The imminent accessibility of a vaccine in 21H1 isn’t necessarily required for our USDCAD forecasts to be realised. News of an effective vaccine that will be widely available in the first half of 2021 should be sufficient for the broad risk rally to occur, resulting in USDCAD trading down to the 1.25 level in Q2. The significant rally penciled in for the first half of 2021 is due to a constructive confluence of factors that are in play to deliver a quick economic recovery in Canada relative to its peers. These include; a robust housing markets, active and aggressive fiscal stimulus plans, elevated levels of household saving in 2020 that could result in a wave of pent up demand being released once the economy reopens, and the highest amount of pre-purchased vaccine doses per capita globally.

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The arrival of a second wave in Canada has forced most provinces to introduce containment measures, following Quebec and Ontario’s lead in October. Cases in Quebec and Ontario have been rising since September. This led to targeted restrictions being implemented in Montreal and Quebec City since October 1st, with Ottawa and Toronto implementing similar localised restrictions as of October 10th. These measures are yet to be scaled back substantially, with restrictions on the high contact service sector remaining in place. While the lockdown measures in Canada’s largest two provinces, Ontario and Quebec, have seen the rate of new-cases subside somewhat, the fall in temperature continues to fuel a rise in cases nationally. Nearly 380,000 cases have been recorded in Canada at the time of writing, with over 6,000 new cases being reported daily. Over 40,000 cases were reported in the last week of November alone.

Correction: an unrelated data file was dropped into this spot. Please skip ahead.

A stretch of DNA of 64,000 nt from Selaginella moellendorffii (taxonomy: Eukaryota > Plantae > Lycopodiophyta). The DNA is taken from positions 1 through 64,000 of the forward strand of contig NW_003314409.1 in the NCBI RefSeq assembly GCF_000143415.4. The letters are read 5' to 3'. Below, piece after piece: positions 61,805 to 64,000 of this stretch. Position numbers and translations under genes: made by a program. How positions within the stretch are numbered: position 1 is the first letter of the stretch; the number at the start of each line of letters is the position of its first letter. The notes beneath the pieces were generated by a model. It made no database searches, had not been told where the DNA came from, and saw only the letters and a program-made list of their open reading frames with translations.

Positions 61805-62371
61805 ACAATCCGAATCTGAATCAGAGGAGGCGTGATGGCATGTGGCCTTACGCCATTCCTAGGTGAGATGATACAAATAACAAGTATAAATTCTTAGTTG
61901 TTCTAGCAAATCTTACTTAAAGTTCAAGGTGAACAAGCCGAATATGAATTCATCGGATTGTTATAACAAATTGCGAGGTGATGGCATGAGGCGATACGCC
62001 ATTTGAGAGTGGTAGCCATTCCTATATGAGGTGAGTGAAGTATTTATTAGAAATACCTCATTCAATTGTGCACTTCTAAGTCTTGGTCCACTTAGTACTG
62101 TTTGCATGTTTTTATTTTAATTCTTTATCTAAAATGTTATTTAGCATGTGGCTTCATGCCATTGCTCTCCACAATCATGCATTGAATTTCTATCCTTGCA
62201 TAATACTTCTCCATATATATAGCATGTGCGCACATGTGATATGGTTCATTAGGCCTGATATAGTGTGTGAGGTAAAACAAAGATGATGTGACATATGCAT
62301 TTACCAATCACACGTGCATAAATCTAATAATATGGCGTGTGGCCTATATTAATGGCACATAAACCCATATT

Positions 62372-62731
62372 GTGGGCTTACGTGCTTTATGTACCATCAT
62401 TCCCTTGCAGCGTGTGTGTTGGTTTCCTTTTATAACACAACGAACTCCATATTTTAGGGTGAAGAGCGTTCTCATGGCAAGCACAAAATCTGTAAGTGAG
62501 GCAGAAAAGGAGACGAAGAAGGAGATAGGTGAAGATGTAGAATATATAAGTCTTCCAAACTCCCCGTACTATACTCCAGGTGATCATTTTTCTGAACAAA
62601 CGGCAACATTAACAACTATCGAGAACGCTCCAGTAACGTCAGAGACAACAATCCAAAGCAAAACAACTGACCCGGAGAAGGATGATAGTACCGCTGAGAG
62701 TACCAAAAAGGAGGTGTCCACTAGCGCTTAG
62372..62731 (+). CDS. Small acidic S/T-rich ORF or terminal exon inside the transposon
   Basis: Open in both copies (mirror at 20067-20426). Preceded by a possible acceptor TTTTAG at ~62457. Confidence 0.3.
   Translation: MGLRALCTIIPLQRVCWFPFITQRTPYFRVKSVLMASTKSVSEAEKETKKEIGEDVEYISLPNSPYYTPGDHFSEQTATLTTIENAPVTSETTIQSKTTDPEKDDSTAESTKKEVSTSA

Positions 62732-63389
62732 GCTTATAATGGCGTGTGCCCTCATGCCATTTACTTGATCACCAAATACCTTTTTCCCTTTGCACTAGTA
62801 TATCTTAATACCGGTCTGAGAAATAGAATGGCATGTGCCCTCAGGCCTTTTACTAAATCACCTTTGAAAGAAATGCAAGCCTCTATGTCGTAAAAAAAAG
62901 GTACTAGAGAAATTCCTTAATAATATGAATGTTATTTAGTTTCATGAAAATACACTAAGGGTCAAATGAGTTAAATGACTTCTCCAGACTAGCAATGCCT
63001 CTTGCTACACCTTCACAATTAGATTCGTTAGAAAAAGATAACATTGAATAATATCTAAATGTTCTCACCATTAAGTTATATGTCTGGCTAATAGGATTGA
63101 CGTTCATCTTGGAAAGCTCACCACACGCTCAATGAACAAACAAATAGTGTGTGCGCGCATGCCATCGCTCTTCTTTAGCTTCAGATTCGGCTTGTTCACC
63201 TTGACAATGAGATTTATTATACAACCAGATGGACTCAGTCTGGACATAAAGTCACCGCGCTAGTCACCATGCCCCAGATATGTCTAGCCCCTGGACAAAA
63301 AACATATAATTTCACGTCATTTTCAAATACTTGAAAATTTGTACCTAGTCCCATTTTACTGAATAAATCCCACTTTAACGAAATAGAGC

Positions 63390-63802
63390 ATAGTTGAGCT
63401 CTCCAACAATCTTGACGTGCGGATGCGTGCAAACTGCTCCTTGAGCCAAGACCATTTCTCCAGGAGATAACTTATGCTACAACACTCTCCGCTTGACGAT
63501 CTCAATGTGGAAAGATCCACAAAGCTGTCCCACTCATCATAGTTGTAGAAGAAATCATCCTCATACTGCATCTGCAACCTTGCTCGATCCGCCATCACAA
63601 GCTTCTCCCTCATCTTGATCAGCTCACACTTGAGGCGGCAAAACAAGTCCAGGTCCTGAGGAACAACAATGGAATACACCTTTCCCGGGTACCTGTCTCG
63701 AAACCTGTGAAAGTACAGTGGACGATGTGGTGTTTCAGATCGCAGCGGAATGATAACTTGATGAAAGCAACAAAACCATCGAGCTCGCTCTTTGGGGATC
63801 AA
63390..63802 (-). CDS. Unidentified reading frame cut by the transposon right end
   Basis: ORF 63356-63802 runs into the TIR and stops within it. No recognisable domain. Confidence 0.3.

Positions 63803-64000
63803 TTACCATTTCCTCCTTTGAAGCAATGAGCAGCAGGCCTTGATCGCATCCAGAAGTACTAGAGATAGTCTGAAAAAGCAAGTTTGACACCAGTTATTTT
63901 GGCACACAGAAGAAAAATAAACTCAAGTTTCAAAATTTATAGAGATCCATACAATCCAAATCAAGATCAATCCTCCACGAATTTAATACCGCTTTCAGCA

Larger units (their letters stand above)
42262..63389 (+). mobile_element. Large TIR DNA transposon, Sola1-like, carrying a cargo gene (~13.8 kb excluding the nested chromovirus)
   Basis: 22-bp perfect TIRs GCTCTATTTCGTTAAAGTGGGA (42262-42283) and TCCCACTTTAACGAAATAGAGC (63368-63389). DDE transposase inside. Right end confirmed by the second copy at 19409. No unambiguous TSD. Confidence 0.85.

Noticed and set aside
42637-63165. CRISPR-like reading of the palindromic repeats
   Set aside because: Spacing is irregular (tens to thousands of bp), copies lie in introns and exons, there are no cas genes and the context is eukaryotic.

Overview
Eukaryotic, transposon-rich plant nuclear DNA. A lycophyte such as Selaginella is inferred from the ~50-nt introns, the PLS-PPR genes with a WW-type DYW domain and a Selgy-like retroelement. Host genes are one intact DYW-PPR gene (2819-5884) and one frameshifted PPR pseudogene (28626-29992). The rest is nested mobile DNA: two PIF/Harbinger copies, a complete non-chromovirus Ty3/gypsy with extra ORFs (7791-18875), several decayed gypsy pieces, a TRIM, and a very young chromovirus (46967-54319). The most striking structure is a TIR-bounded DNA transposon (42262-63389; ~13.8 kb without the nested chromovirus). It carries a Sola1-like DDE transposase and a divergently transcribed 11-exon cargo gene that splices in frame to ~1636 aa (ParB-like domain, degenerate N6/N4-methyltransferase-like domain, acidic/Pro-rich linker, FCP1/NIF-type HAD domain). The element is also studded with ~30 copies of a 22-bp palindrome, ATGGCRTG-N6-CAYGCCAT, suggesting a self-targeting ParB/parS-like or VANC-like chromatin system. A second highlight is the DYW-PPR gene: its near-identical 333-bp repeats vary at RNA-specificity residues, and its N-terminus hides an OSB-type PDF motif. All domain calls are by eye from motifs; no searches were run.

Canada’s second wave shows no signs of flattening despite provinces tightening lockdown measures

Source: Government of Canada

The second wave increases the risk of Canada’s economy recording a double dip contraction in 2020…

The Bank of Canada already projected a stagnation in the economic recovery with growth expected at 0.2% QoQ in Q4, but the second wave has become substantially more aggressive since, suggesting another quarter of negative growth is likely. A contraction in the Canadian economy again in Q4 due to the imposition of lockdown measures and another decline in consumption may even spill over into 21Q1 without the availability of a vaccine or a reduction in the number of new cases allowing lockdown measures to be scaled back.